How Directors can mitigate against personal liability

Long gone are the days when accepting a directorship meant occasionally turning up to a company’s annual general meeting, accepting a director’s fee and turning a blind eye to how a company was actually being run.

In recent years, with increasing regularity and at times severity, Australian Courts have made it clear that directors have significant personal responsibilities and duties and may be held to be personally accountable and liable for breaches of those duties.

Steps you can a take to mitigate against personal liability

From the outset it is essential that a director fully understands and complies with the scope of any duties that come with the directorship in order to be able to take appropriate steps and to act in such a way that personal liability is limited.

It is also important that if you are a director you take steps to maximise the protection the company of which you are a director is able to provide to you.

Finally it is also recommended that a director understands any cover provided under a directors’ and officers’ insurance policy especially any exclusions or limitations that may be in place.

Other steps you can take to protect yourself

In the case of directors’ duties ignorance definitely is not bliss especially when it comes to understanding and complying with your duties under the Corporations Act 2001 (Cth) (the Act).

The Act sets out a broad range of essential directors’ duties and it is crucial that as a director you not only understand what those duties entail but also take proactive steps to meet your obligations under the Act as a preliminary step towards mitigating potential personal liability.

Key points to note include that:

  • A director must always exercise and discharge their power and office with a degree of due care and diligence that it would be expected that a reasonable person acting in the director’s position, and taking into account the particular circumstances of a matter, would exercise;
  • A director must never leverage his or her position to gain a personal advantage or cause damage to the company;
  • A director must always act honestly and in good faith and must exercise his or her powers and carry out duties in good faith, for a proper purpose and in the best interests of the company;
  • If a director has any material personal interests these must be proactively disclosed to the company;
  • A director must never misuse any information that comes to the director’s attention through their role as a director particularly if to do so would either personally advantage the director or disadvantage the company;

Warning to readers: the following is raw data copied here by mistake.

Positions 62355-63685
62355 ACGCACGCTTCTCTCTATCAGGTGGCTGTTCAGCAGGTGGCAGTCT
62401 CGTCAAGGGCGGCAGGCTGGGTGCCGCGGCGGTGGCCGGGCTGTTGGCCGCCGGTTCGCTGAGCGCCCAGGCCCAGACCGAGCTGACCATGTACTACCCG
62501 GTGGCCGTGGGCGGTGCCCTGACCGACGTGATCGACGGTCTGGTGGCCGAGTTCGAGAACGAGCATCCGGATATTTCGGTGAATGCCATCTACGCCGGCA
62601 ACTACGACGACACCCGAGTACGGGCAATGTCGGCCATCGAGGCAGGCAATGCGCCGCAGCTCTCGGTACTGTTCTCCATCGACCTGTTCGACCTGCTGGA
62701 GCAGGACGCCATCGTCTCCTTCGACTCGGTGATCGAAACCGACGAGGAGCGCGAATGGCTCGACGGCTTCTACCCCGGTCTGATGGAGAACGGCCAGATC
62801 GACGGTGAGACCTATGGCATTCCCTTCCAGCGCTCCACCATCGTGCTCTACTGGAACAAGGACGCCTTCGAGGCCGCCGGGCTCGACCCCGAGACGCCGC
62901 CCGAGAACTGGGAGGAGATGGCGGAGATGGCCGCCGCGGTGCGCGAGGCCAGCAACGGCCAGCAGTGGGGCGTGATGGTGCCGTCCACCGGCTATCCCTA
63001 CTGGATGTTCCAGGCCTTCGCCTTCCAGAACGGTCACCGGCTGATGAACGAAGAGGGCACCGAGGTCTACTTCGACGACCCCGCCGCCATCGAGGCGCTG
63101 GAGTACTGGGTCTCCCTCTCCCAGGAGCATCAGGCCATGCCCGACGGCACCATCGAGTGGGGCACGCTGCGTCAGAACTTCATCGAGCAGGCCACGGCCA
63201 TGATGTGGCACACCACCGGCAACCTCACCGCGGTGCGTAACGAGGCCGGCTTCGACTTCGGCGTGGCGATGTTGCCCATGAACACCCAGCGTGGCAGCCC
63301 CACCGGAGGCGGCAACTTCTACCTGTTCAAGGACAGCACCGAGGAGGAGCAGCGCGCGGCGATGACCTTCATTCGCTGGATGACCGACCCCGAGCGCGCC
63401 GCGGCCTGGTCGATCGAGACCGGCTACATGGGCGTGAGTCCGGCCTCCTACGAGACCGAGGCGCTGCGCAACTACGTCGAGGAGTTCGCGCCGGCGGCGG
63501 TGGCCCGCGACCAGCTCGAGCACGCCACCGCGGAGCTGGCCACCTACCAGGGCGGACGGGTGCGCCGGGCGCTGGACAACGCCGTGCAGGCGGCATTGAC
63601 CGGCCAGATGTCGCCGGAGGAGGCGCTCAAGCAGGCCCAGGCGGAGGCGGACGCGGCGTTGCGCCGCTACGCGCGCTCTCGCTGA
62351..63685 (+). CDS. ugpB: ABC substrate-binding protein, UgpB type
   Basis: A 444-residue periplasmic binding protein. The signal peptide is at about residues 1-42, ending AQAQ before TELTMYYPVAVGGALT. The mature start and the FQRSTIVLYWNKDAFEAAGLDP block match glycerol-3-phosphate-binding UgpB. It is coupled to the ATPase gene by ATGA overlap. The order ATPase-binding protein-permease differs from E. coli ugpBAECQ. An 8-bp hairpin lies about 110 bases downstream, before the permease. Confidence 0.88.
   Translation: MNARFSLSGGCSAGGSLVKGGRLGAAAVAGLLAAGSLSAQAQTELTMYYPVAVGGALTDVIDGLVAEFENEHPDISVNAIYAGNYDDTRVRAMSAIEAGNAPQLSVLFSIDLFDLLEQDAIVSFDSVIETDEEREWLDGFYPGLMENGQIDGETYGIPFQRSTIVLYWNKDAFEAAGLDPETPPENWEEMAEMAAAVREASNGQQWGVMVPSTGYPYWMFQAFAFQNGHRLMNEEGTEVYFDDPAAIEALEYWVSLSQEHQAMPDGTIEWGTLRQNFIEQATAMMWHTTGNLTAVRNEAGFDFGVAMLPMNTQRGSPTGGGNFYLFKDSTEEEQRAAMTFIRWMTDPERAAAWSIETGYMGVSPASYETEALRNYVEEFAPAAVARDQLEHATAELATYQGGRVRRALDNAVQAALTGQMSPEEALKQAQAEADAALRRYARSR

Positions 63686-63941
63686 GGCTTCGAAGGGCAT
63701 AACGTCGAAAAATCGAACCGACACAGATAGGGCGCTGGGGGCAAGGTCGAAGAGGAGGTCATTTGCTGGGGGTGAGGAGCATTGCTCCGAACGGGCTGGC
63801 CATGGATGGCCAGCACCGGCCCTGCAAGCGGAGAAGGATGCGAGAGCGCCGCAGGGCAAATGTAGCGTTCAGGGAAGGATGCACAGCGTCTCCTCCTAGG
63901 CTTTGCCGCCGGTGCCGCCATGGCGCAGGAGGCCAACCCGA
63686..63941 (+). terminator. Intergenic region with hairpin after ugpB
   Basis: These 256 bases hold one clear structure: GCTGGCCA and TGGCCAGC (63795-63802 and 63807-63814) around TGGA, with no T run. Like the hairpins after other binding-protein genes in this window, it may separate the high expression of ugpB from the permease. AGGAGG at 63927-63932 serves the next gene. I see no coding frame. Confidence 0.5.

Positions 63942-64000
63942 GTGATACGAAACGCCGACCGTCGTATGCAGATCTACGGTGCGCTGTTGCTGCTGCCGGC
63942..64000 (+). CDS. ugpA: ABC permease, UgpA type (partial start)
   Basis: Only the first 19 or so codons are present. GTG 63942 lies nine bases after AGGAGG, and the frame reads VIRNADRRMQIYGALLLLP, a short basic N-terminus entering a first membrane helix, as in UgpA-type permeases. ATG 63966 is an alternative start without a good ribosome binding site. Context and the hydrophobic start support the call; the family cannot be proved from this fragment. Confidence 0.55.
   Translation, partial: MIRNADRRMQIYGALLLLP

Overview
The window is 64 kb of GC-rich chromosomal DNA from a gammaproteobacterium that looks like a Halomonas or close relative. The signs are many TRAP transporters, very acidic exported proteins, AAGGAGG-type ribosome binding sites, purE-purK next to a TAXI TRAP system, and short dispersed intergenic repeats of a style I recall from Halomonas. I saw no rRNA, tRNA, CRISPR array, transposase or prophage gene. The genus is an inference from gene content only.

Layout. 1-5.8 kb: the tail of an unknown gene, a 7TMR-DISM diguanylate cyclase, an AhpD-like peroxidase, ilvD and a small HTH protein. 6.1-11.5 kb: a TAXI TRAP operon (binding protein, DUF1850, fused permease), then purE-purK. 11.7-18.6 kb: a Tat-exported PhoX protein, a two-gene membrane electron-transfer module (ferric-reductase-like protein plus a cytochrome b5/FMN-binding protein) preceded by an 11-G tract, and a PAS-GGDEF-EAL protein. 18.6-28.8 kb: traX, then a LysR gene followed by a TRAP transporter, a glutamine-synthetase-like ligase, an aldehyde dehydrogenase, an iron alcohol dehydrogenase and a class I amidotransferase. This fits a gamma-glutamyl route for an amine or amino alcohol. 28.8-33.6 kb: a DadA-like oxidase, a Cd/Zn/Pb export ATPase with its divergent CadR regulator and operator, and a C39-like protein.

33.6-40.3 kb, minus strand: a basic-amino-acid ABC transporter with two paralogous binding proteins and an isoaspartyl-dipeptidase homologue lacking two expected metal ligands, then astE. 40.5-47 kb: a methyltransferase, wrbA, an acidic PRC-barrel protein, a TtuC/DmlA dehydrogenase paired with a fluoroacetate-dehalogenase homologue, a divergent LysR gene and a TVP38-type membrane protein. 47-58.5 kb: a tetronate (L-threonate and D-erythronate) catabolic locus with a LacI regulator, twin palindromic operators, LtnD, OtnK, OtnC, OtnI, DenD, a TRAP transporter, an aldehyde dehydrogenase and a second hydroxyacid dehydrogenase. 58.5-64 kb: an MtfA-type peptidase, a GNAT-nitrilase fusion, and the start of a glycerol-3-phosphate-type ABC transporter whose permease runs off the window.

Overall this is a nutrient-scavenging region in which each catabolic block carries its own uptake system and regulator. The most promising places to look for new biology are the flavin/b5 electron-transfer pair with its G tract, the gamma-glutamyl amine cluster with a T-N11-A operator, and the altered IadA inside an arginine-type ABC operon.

• A director is responsible for keeping properly maintained financial records that adequately document transactions and a company’s financial affairs. Even if staff are employed to assist with accounting a director still retains ultimate responsibility for the accuracy of those records; and
  • A director must never allow a company to incur a debt if the company is insolvent or if it would be reasonable for the director to suspect that the company may be insolvent. Additional duties also apply to directors who are involved with a company that trades while insolvent.

What is the business judgment rule?

When considering whether a director has breached their duties a Court will take into account what is colloquially referred to as the “business judgment rule”.

This means that the Court will consider whether a director has made a decision in good faith and for a proper purpose, whether the director had a material personal interest in the particular matter and whether the director took steps to adequately inform themself about the matter on which they were exercising judgment to a reasonably appropriate standard.

A Court will also take into account whether a director objectively and rationally believed that the manner in which they were acting and the decision being made would benefit the company.

Other potential liabilities to be aware of

In addition to the obligations under the Act discussed above directors may also incur personal liability for breaches committed by a company under the Competition and Consumer Act 2010 (Cth), various occupational health and safety laws, environmental protection laws and a plethora of tax and superannuation laws.

A  number of regulators including the Australian Securities and Investment Commission (ASIC) and the Australian Prudential Regulatory Authority (APRA) have the power to bring proceedings against directors personally.

How can I maximise any protection for breaches?

While a company may take out a policy of directors’ and officers’ insurance there are limitations on what any insurance policy can cover.

For example, the Act prohibits companies from providing its directors with indemnity for liabilities that are owed to the company itself or a related entity. Companies are also prohibited by the Act from indemnifying directors from any monetary (pecuniary) penalty payable as a result of a compensation order and in respect of a liability that arises to a third party as a result of the director acting in a way that was not in good faith.

In addition companies are prohibited from protecting and indemnifying directors for legal costs that may be incurred in defending proceedings in certain circumstances where a director’s liability or guilt is established.

Directors’ duties and obligations can be a minefield of potential pitfalls. Proactive rather than reactive action is the key to ensuring that your dream directorship does not quickly become a living nightmare. Our experienced lawyers have the expertise needed to advise you in respect of all relevant regulatory obligations and are here to assist you in taking the necessary and appropriate steps to mitigate against personal liability.

If you or someone you know wants more information or needs help or advice, please contact us on 08 9422 8111 or email buslaw@taitlegal.com.au.